Mollie as a mother rather than a caregiver. Patty also takes comfort in knowing that Michelle is there for Mollie if she needs support and doesn’t want to talk to “mom”. This peace of mind for Patty, the caring heart and love of Michelle, and the ability for Mollie to flourish is what the Host Home Program is all about. “We couldn’t be happier with the Amaro home and REM Iowa for giving us our daughter back. We take comfort in knowing that if something were to happen to us, Mollie would have a place to call home and the love and support needed to carry on!”

We Are With You Every Step of the Way Coordinators

Community Partners

Network of Support

Program Leadership

Peer Support

Opening your heart and home to an adult with disabilities is no small thing; we understand. That’s why our experienced team provides comprehensive 24/7 support to our Mentor families. Our support for Mentors includes case management, 24-hour emergency on-call services, medication management and much more. We’re here for you. Our highly trained team of coordinators, supervisors and more will be with you every step of the way. We also connect you with other Mentors and host support groups so that you can share experiences and learn from your peers.

“REM Iowa works at great lengths to find your likes, dislikes, values, hobbies, lifestyle, etc. and to match them with an individual�

Long before Mollie was matched with Michelle and Dan Amaro, their paths crossed in a most unbelievable way. Their destiny to one day be matched together was already in play.

individual they met at the garage sale, was looking for a new home and accepted the Amaro’s invitation to meet. Right away Mollie just seemed to fit into the family.

For Dan and Michelle, opening their heart and home to others in need had always been a way of life. For ten years they fostered teens, specializing in troubled youth. As their own biological children grew, they began to explore other ways they could continue give to others, but just were not sure what direction their next steps would take them.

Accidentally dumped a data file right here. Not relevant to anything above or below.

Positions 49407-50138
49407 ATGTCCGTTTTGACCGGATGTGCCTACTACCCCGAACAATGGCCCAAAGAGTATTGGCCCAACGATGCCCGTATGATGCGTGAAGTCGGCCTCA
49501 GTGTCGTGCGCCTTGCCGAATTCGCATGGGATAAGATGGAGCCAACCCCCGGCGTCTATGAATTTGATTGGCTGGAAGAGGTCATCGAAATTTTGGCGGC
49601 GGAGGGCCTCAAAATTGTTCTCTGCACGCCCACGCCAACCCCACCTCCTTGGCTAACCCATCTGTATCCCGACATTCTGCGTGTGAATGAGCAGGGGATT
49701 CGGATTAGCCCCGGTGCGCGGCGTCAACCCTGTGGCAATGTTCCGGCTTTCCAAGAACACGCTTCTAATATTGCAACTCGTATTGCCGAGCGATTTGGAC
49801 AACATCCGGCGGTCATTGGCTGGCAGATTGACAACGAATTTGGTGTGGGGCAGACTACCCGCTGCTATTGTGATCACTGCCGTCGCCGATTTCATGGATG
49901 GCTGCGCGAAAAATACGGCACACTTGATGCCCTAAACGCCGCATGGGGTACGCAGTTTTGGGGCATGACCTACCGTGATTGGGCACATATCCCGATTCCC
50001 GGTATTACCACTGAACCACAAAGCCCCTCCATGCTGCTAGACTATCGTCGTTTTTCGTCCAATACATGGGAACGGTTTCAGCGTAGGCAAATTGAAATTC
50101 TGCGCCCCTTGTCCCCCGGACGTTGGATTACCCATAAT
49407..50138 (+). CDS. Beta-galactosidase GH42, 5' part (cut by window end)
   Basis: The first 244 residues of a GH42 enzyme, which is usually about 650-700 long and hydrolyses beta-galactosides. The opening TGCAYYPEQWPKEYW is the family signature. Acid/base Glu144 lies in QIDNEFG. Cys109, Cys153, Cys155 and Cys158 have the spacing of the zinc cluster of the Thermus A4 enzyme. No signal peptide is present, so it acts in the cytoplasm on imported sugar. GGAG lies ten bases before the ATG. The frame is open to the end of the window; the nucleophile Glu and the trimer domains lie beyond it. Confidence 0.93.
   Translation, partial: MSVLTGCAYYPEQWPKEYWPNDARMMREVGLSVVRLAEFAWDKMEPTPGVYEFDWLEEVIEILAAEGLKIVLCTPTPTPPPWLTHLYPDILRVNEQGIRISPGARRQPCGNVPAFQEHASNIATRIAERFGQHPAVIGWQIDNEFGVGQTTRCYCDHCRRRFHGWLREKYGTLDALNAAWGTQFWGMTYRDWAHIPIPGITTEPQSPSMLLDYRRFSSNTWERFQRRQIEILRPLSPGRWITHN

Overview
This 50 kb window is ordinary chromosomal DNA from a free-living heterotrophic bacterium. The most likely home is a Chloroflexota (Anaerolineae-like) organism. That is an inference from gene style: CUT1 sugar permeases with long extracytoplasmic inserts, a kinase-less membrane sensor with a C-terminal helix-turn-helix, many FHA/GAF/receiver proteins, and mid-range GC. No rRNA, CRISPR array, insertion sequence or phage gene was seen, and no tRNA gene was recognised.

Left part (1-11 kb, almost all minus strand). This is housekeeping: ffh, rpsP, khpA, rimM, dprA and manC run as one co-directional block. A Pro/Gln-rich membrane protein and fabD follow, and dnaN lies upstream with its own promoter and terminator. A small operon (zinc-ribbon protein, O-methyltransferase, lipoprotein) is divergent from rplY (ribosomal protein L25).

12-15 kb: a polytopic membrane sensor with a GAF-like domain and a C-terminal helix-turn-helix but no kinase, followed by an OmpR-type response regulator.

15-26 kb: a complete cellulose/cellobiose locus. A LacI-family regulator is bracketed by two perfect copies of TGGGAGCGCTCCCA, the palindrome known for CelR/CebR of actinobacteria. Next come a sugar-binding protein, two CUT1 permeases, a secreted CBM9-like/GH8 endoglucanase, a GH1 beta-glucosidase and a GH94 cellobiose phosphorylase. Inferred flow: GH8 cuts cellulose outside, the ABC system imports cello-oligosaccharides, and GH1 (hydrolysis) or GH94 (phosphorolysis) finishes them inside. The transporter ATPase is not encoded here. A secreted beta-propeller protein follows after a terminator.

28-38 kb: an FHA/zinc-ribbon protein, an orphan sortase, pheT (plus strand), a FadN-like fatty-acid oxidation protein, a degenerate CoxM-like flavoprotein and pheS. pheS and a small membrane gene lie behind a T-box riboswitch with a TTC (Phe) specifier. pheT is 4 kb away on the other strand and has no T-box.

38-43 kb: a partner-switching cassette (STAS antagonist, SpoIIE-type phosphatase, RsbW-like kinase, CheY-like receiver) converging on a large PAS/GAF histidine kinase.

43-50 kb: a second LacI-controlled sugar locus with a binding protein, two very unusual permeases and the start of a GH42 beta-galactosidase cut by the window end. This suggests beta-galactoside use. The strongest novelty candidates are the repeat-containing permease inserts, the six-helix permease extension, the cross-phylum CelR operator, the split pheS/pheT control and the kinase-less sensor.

“REM Iowa works at great lengths to find your likes, dislikes, values, hobbies and lifestyle, and match them with an individual,” said Michelle. “They did find the perfect match for us without a doubt!”

It was at a garage sale that sparked new thoughts, potential direction, and awareness of a program that would give them the opportunity to continue to teach and advocate for others. This garage sale was being hosted by one of REM Iowa’s Host Home Mentor families. This random meeting was where Michelle learned about the Host Home program and how they were able to help an individual with a disability in his own home and provide them support to achieve their dreams. It was also at this garage sale that Michelle actually met or rather crossed paths with Mollie, an individual matched and currently living in that home. This interaction lead to Dan and Michelle looking into the Host Home Program themselves. For the Amaro’s the matching process was longer than others as they had active lifestyles and four young boys that constantly kept them on the move. Their dream was to find an individual who liked activities, enjoyed getting out, traveling, camping, and was also willing to live in the country side. “I can only imagine the look on the other individual’s face when they learned we had four boys ranging from ages 4-16 years old,” said Michelle. The Amaro’s waited a full year before, as fate would have it Mollie, the